Petitioner's son earned final grades of 82 for Regents level English, 69 for Global Studies, 68 for General Science, 75 for Sequential Course 1A (mathematics), 80 for art, and 83 for physical education (Exhibit BOE-2). His cumulative average at the end of the ninth grade was 75, and he earned 5.25 units for credit towards graduation from high school.
As noted above, the boy's independent evaluation was performed in August, 1997. The independent evaluator reported that on the Woodcock Reading Mastery Tests - Revised, the boy earned grade equivalent (and percentile) scores of 3.5 (.1) for word identification, 2.6 (7) for word attack, 5.1 (9) for word comprehension, and 4.9 (9) for passage comprehension. She also administered the Slingerland Screening Test and the Spadafore Diagnostic Reading Test to petitioner's son. Although she did not report specific scores from the Slingerland, the evaluator asserted that the boy's "profile" was typical for a dyslexic student. On the Spadafore, the boy's word recognition skills were at the third grade level for instructional purposes, while his oral reading decoding skills were reported to be at the fourth, fifth and sixth grade levels. The evaluator reported that the boy's oral reading comprehension skills were at the sixth grade level for instructional purposes, while his listening comprehension skills were found to be at the seventh and eighth grade levels. She recommended that petitioner's son receive intensive individual instruction in language arts from a trained "academic language therapist" for one hour per day, and that his testing modifications should continue, and that he be exempted from the foreign language requirement for graduation until he became more proficient in English (Exhibit BOE-16).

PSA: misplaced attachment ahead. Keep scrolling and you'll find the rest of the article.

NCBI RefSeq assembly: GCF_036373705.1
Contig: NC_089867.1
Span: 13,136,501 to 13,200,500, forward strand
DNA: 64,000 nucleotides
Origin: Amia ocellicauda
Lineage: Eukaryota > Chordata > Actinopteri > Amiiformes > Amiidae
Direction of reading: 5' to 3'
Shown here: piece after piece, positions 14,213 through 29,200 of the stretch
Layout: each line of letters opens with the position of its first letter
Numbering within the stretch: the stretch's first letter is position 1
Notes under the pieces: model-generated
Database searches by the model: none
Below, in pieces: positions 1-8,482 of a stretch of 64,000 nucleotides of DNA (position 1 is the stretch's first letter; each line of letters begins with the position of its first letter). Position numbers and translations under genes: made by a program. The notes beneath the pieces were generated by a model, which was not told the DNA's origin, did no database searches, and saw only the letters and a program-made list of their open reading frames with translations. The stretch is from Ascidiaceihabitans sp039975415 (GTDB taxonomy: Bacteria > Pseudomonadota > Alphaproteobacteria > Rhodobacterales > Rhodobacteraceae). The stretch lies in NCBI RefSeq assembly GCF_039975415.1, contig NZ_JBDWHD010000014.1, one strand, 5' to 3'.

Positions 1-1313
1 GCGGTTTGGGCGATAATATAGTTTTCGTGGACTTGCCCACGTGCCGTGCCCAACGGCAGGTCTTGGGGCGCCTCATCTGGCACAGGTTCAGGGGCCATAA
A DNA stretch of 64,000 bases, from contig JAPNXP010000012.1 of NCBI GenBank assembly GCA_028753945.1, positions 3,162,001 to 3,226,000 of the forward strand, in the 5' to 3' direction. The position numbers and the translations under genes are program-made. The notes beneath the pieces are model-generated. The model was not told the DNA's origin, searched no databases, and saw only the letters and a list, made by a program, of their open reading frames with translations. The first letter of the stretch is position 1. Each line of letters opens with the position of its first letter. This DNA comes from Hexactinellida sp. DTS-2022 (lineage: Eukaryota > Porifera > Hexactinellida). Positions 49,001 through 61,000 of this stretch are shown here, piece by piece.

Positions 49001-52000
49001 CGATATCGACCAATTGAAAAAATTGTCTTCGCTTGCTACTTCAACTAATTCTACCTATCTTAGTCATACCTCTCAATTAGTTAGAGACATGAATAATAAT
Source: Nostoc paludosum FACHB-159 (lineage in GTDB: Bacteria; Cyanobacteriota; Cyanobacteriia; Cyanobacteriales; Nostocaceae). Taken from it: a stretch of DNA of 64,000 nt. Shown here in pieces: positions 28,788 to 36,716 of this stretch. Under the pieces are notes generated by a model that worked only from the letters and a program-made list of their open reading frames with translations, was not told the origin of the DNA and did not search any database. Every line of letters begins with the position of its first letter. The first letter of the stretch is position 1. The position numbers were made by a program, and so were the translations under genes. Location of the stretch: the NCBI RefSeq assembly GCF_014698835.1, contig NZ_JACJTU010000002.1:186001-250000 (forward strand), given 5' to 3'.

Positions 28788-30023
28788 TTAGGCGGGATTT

At petitioner's request, the CSE met with her on September 5, 1997. She asked the CSE to recommend that her son be placed in the Kildonan School. The CSE, which had not yet received the results of the independent evaluation, made no recommendation (Exhibit BOE-7). After the meeting, petitioner submitted a written request for an impartial hearing (Exhibit BOE-1). The next day, she enrolled her son in the Kildonan School (Exhibit PPP).